Toyota Corolla 2004 Problems
No car is perfect, but we've gathered everything relating to the Toyota Corolla 2004 reliability here to help you decide if it's a smart buy.
Toyota Corolla 2004: Is my car worth fixing?
The damage seems extensive, and being an old car I would say it isn’t worth fixing.
Toyota Corolla 2004: Is my car a lemon?
No, it’s not normal, but it doesn’t mean it’s a lemon. It might only be a minor problem, so have a mechanic check it for you.
Used Toyota Corolla review: 2001-2007
Graham Smith reviews the 2001-2007 Toyota Corolla as a used buy. The 9th generation Toyota Corolla arrived late in 2001. It was an all-new model, but followed closely in the wheel tracks of its ...Read More
ACCC issues fourteen recalls in past fortnight
A number of potentially hazardous faults have been identified in vehicles sold in Australia, prompting a wide range of recalls.Read More
Used Toyota Corolla review: 2000-2015
Ewan Kennedy reviews the 2000, 2001, 2002, 2003, 2004, 2005, 2006, 2007, 2008, 2009, 2010, 2011, 2012, 2013, 2014 and 2015 Toyota Corolla as a used buy.Read More
Toyota Australia recalls 180,000 vehicles over airbag shrapnel fears
Toyota Australia has recalled more than 180,000 vehicles over fears that faulty airbags could spray shrapnel when deployed.Read More
Toyota Corolla or Toyota Camry: Which is better for towing?
First you need to know the total weight of the trailer when it's loaded with everything you want to take with you when you go camping. It could easily sneak up to close to the Corolla's limit of 950 kg. You have to think of safety when towing, and it doesn't matter that you will only tow short distances or do it twice per year. I would tend to go for the Camry, it has a higher towing rating, it is a heavier vehicle and therefore more stable, and I think safer for your needs.
Used Toyota Corolla review: 2000-2012
Well known as a safe buy, Toyota Corolla has been a major player in Australia since the mid 1960s. The Corolla was built in Melbourne until 1999 and fully imported from Japan since then, probably to ...Read More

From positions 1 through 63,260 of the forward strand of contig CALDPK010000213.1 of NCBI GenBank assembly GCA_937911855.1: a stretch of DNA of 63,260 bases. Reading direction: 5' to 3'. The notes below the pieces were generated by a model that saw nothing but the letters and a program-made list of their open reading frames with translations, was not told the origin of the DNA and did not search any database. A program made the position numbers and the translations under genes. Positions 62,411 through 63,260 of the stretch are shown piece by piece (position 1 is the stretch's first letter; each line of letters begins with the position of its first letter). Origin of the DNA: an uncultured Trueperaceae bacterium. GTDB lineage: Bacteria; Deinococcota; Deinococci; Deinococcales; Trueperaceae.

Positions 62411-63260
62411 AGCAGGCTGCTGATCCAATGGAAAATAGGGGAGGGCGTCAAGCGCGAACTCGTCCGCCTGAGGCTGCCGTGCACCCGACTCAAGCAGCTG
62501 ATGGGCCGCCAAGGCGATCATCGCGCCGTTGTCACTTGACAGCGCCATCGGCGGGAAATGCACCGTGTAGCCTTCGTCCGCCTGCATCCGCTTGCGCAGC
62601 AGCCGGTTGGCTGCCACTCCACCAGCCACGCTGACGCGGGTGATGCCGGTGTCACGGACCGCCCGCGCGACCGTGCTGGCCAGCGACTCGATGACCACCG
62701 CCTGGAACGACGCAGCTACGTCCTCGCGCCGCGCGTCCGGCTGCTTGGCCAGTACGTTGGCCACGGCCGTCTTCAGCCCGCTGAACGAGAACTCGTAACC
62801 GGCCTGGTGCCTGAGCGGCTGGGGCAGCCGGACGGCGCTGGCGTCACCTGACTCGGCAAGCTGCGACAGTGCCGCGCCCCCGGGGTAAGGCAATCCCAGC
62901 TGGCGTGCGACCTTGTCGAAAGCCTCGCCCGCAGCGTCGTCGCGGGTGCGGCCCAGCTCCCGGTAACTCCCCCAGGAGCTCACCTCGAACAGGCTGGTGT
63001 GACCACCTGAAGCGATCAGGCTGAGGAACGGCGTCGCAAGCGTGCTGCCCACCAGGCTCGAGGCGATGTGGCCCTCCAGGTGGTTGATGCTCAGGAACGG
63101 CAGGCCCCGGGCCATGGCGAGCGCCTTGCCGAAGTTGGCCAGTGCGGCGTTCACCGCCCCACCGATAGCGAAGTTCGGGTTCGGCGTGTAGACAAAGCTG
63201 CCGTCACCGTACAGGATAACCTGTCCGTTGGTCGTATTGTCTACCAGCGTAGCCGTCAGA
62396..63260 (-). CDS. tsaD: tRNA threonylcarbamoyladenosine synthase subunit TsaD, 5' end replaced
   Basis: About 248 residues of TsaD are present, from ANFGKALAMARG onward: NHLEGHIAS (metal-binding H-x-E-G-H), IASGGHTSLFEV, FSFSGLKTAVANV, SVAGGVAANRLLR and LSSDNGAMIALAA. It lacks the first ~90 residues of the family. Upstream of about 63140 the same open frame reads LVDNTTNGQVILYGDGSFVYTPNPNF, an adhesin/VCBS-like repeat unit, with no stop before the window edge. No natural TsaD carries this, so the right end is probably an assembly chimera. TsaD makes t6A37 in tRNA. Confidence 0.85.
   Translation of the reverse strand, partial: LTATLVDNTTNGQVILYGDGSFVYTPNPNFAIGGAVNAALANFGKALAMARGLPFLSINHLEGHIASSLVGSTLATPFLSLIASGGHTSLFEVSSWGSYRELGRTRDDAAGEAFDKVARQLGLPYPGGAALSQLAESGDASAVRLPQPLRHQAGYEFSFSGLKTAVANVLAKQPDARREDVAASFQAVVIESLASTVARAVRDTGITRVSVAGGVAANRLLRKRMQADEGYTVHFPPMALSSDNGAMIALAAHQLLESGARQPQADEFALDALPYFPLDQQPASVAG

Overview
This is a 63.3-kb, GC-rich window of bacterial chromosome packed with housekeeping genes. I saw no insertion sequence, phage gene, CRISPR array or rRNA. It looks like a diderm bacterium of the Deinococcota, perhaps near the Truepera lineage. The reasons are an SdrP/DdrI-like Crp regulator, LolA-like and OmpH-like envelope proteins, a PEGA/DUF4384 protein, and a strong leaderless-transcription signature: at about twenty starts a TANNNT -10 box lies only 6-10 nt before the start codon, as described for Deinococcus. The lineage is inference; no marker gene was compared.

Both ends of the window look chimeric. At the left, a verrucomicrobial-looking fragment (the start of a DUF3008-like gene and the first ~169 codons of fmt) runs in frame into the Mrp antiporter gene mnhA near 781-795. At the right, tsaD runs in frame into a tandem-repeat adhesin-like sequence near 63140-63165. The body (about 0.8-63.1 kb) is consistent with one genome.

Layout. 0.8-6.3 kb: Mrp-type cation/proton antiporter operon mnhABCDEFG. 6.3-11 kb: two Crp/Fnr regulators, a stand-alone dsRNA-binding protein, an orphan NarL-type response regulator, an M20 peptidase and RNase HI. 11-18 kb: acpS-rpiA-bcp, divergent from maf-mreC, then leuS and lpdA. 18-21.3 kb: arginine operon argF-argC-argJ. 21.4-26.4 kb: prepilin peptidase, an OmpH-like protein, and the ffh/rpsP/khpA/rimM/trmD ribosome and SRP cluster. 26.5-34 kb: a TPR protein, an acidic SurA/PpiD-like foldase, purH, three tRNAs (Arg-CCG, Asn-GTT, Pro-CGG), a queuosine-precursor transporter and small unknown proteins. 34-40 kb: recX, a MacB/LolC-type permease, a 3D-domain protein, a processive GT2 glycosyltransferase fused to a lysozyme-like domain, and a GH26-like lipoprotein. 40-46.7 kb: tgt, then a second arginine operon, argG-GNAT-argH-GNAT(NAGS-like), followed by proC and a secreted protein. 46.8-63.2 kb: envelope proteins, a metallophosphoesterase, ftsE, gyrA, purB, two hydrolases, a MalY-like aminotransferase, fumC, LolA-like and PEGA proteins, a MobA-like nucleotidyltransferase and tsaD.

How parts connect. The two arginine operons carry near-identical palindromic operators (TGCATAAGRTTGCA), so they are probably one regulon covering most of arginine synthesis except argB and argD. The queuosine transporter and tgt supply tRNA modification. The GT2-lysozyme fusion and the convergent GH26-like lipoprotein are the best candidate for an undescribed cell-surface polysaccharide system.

Used Toyota Corolla review: 1999-2012
Well into its fourth decade in Australia the Toyota Corolla has consistently been a big player in our new and used-car scene.Read More
Hyundai i30: Diesel fuel consumption
Hyundai claims an average fuel consumption of 4.7 L/100 km for the i30, with 4.1 L/100 km in extra urban driving and 5.7 L/100 km in urban driving. The fuel consumption figure used by Hyundai, and all other carmakers, is derived from the standard test conducted in a test laboratory, not real life. The purpose of publishing the test result is to provide buyers with a means of comparison between makes and models, it's not really meant to be taken as a real life measure of what you would get yourself. But it shouldn't be too far from the mark either, and I would reckon a 50 per cent variation is too much. More to the point you need to take into account your driving conditions, do you drive in flat or hilly conditions, do you have a lot of stop-start traffic on your way to work, do you mainly do short trips. The consumption you get is on the high side, and you could ask the dealer to check your car to make sure it is running well, but I believe the problem will be environmental.